From Our Own Correspondent in the Cathedral
On Tuesday, Brentwood Diocese' new shepherd, Alan Williams, was consecrated as bishop, and received the fullness of Holy Orders. After 34 years, Brentwood has a new bishop and this can only be a momentous event in the life of every Catholic who lives in Brentwood. Sadly, I could not attend, despite attempted bribery, repeated begging and even threats of physical violence. I was fortunate enough to have an inside track on events however, in the form of the pulchritudinous and erudite head girl from Brentwood Ursuline Catholic High School, Miss Amy Gander. She has written a brief summary of her experience on Tuesday exclusively for readers of De Omnibus Dubitandem Est:
|Our intrepid reporter selfied with retired Bishop Christopher Budd & Fr. John McGrath|
In his homily, Cardinal Vincent Nichols talked about aspects of being a Bishop, the roles one must fulfil to honour their appointment, and for me these perfectly summarised the day.
First was commitment to prayer. Entering the Cathedral at 11 am, an entire hour before mass was due to begin it was incredible to see not only the number of people milling, chatting, and being ushered into the designated seats, but also to note how many sat with their heads bowed in prayer.
Second was to 'stay close to the people'. When my younger sister met Bishop Alan before the ordination in Walsingham, she talked about his humility and about how much of a 'people person' he was. He entertained the young people and they enjoyed spending time with him. Yesterday it was clear to see why. As other would bask in the glory of such a special moment, Bishop Alan's mannerisms were that of a servant someone ready to get to know the people and someone ready to learn. Both the second reading and Gospel made references to being a servant, of God, but also of the people and this was reiterated by the Consecrator, as the third aspect.
As my first experience of an ordination, yesterday was incredible, it was a real honour to bring up the offertory. Throughout the celebration I found myself in awe of not only the sense of God's presence at moments such as the handing over of the staff from the old Bishop to the new, but also the togetherness of people from all regions of the country and of differing faiths, and representatives from other groups in society such as the judicial system, and I found this very reassuring. For me, yesterday was a joyful day, but also one of reflection and reverence as it should be. It helped me to see that those who say that religion is dying are wrong, and I only wish more young people would have been able to witness the ordination with me, especially if the next is another 34 years away!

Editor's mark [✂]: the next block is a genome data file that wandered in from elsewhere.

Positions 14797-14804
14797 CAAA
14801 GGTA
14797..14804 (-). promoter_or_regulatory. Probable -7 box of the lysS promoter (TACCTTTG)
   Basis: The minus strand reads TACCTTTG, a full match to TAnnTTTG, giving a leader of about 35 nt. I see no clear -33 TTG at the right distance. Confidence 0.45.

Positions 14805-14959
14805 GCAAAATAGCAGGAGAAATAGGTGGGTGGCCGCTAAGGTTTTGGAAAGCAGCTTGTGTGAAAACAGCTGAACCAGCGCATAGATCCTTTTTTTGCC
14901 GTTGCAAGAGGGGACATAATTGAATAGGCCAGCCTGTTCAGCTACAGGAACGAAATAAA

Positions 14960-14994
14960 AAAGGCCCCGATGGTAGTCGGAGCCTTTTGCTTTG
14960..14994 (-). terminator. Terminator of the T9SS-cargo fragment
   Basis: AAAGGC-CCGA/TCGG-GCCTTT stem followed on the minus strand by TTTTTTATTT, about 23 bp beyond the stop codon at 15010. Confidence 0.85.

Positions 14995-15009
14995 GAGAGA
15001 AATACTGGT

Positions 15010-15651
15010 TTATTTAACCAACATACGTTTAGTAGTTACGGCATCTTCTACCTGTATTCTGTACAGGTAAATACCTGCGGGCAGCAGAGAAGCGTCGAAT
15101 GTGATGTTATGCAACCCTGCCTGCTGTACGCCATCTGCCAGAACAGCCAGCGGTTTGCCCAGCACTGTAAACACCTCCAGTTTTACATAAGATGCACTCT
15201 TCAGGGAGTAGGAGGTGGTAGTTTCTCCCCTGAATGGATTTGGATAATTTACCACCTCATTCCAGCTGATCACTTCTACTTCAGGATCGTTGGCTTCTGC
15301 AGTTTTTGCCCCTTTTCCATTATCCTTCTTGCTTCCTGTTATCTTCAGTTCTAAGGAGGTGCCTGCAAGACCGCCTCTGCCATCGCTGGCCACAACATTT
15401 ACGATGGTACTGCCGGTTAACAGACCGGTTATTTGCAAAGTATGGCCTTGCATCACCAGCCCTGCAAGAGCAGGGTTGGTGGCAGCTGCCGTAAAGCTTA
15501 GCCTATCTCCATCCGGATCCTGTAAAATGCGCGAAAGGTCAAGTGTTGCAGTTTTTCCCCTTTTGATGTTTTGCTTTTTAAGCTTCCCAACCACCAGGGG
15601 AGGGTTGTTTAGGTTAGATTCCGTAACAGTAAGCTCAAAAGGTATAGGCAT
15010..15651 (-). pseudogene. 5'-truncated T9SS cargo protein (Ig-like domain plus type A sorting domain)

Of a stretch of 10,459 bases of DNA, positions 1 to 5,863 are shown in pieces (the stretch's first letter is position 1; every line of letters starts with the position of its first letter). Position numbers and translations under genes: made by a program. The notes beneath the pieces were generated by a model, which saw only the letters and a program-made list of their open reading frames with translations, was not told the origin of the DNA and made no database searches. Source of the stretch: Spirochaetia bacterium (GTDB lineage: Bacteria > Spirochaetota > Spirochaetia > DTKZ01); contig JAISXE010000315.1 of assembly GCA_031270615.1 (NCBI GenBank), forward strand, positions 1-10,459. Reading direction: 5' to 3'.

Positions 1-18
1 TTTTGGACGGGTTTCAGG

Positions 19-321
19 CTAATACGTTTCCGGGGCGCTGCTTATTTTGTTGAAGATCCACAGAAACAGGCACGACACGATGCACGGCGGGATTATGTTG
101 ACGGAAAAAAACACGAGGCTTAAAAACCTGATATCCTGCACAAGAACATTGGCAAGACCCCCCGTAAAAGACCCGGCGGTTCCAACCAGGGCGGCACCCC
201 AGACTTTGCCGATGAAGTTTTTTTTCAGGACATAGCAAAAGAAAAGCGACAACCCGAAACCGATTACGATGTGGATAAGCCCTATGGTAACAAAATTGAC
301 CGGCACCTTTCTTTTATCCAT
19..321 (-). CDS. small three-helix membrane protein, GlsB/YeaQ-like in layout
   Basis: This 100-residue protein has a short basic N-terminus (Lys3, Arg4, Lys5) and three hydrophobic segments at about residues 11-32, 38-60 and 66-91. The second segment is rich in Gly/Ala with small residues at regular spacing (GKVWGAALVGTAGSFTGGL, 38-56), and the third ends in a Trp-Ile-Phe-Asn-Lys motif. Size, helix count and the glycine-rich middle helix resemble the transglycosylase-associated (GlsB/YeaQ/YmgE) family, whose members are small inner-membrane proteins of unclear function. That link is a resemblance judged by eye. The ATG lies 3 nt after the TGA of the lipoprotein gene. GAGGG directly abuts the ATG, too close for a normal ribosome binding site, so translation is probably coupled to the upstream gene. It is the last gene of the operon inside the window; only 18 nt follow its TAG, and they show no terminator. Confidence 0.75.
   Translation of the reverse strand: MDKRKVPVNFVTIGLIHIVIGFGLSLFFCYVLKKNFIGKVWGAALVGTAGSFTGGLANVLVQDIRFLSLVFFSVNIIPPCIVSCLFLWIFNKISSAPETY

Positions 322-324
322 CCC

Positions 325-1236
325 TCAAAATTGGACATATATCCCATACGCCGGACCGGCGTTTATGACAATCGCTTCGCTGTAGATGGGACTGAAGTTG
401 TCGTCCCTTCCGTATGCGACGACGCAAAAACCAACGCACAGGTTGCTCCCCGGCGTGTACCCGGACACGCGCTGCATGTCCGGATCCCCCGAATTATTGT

|Our new bishop addressed by Cardinal Cormac Murphy O'Connor|
I think it is immediately evident that there will be a huge initial change in style. Bishop Williams' style appears to be much more approachable and with the people. As Pope Francis interestingly articulated it recently, he certainly smells of his flock.
One example of this is the Bishop's decision to live with the Community of Our Lady of Walsingham, in the cottage at Abbotswick House of prayer.
|Bishop Alan Williams outside his new home.|
|Bishop Alan Williams at the Cathedral with the wonderful Community of Our Lady of Walsingham & the statue from the national Shrine of Our Lady.|
The bishop can, in a most profound way, cause his diocese; his local church, to flourish, confident and vibrant in the faith, or whither and die in disarray and confusion, overcome by Pope Francis' three "half-hearted" groups: the "uniformists," "alternativists" and "businessists." I know from the little bit of work I have done for the diocese how everyone looks to the bishop for pretty much everything! He must find a way to love the people (agape) and most importantly, his priests. He must inspire us, keep us from error, lead us to God.
I am praying hard for our new bishop every day as he begins this huge task in the diocese in which I have always lived. I am invigorated by the change and excited for the future. But most of all I want our new bishop to know how much we love and are praying for him; willing him on; supporting him and willing to do whatever he directs to build the kingdom. Go for it Bishop Alan!
You can download a PDF of Cardinal Nichols' homily by clicking here.
You can hear hilights of the Consecration by clicking on the various links here.
You can look through a really beautiful set of pictures of the day here.